On Trans Day of Remembrance, we honor and uplift our community | National Center for Transgender Equality

Blog

Friday, November 18, 2022

On Trans Day of Remembrance, we honor and uplift our community

By: 

On Trans Day of Remembrance, we honor those taken from our communities, we celebrate their lives, and we root ourselves in our collective resilience.   

Our community is incredibly strong. In the face of systemic violence, trans people continue to survive and thrive. We support and celebrate each other while working hard to achieve our dreams. 

Our new Remembrance Report centers the humanity and individuality of trans people whose lives were stolen by violence. Whenever possible, we’ve included snapshots of their lives, often shared by their loved ones.  

In Texas, DeeDee Hall was a 37-year-old Black trans woman whose family described her as “always helping people” and full of life.” In Vermont, 29-year-old Fern Feather - who used both she/her and they/them pronouns - worked at a farm-to-table café. She was a white trans woman who always wore a wildflower in their hair.  

Stories like these show trans people as unique and worthy human beings. In particular, we honor the memory of Black trans women like Keshia Chanel Geter, who was a dedicated advocate for the LGBTQ community in her home state of South Carolina. Only 26 years old, her loved ones said she “inspired people everywhere she went” and “touched the lives of many.”  

Since last November, we know of 47 transgender people whose lives were taken from us. 38 of those individuals – each of them a person with inherent human dignity – were lost since the start of 2022. 

Unfortunately, data on violence in our community is often underreported, difficult to capture, and fails to represent the fullness of our humanity. Trans people are frequently deadnamed, or misidentified, by law enforcement. Within our community, we also know that trans women of color, and especially Black trans women, face an alarming and unacceptable amount of violence. Trans women made up 85% percent of those taken from us, and 70% of those trans women were Black.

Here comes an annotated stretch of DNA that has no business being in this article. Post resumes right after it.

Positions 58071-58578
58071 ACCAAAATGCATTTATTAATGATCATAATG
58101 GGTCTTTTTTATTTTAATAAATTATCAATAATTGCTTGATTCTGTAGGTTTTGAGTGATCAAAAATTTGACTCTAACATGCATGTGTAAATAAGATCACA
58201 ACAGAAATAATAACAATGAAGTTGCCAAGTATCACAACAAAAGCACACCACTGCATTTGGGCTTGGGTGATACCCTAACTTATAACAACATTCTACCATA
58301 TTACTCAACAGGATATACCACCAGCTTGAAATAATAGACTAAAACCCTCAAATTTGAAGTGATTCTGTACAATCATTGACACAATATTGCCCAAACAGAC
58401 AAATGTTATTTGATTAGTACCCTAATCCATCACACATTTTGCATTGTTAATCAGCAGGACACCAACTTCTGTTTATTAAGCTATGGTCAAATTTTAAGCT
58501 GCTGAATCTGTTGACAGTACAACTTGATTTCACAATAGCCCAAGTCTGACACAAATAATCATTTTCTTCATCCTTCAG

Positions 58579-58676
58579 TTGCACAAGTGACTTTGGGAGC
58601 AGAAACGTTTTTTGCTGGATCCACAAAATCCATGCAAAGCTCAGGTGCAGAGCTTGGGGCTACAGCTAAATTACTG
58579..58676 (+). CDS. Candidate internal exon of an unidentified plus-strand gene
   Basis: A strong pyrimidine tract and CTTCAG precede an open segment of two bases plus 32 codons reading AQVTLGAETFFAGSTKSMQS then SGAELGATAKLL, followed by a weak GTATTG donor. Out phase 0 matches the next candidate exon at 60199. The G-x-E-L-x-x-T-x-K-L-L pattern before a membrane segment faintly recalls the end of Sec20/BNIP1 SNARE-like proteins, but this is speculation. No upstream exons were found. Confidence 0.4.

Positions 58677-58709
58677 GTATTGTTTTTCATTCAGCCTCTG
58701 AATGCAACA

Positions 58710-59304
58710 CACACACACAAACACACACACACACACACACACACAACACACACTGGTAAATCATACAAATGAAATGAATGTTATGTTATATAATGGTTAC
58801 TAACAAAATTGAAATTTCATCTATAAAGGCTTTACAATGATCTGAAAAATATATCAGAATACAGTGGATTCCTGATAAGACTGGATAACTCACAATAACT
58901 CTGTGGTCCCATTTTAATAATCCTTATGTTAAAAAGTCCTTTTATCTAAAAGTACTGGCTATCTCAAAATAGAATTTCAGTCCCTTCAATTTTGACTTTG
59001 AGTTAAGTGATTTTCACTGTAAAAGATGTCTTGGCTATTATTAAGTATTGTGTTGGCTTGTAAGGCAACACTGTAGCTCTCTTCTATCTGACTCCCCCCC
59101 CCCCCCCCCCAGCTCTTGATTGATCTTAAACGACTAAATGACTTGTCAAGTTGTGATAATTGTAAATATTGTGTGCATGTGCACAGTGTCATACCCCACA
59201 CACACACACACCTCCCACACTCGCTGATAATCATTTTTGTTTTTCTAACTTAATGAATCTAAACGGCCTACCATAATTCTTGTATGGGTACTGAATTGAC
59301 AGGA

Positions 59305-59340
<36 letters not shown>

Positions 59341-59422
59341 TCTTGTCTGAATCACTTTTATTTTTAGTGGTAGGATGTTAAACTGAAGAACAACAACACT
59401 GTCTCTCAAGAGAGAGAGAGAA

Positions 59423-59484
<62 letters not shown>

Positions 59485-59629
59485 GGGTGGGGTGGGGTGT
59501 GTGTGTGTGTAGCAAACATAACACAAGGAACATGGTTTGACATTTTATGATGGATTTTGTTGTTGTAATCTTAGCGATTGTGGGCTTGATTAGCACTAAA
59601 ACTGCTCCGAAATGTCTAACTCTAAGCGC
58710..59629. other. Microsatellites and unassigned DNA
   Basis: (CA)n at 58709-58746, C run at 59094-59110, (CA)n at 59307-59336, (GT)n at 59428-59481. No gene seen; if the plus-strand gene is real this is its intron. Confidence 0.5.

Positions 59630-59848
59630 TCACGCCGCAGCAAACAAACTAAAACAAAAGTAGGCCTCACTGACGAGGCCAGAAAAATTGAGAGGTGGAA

State governments and extremist politicians across the country are attempting to weaponize disinformation and persecute trans people and our families. We have a political climate that has exploded with anti-trans legislation, policy, and rhetoric. In the leadup to last week’s election, extremists spread lies about trans people, denigrating our community and stoking fear in people who simply don’t understand what it means to be trans.  

These actions contribute to a deeply unsafe environment for trans people and their families – some of whom have had to flee their home states just to get the medical care they need. Over 25% of the trans people we lost to violence were located in Texas and Florida – two states which saw dozens of anti-trans legislative and administrative actions.  Even hospitals where trans people access gender-affirming care have received serious threats, and violence against trans people overall has increased in recent years.  

No one should have to fear violence or mourn lost loved ones.  

We honor the loved ones we’ve lost to violence and celebrate those who are still here. We speak up loudly about the disparities we face in hopes that others will see and understand. We lift up the voices of the most marginalized in our community, understanding that together, we will all rise. 

No matter what, trans people across the nation deserve to live safe, healthy, and authentic lives.  

Trans people are vital parts of our communities. The trans experience is about far more than violence and statistics. We are brilliant, we are beautiful, and we are full of joy. Our lives have meaning. We matter.   

 

View the full Remembrance Report.

 

Issue Area: 

Join Our Mailing List

   Please leave this field empty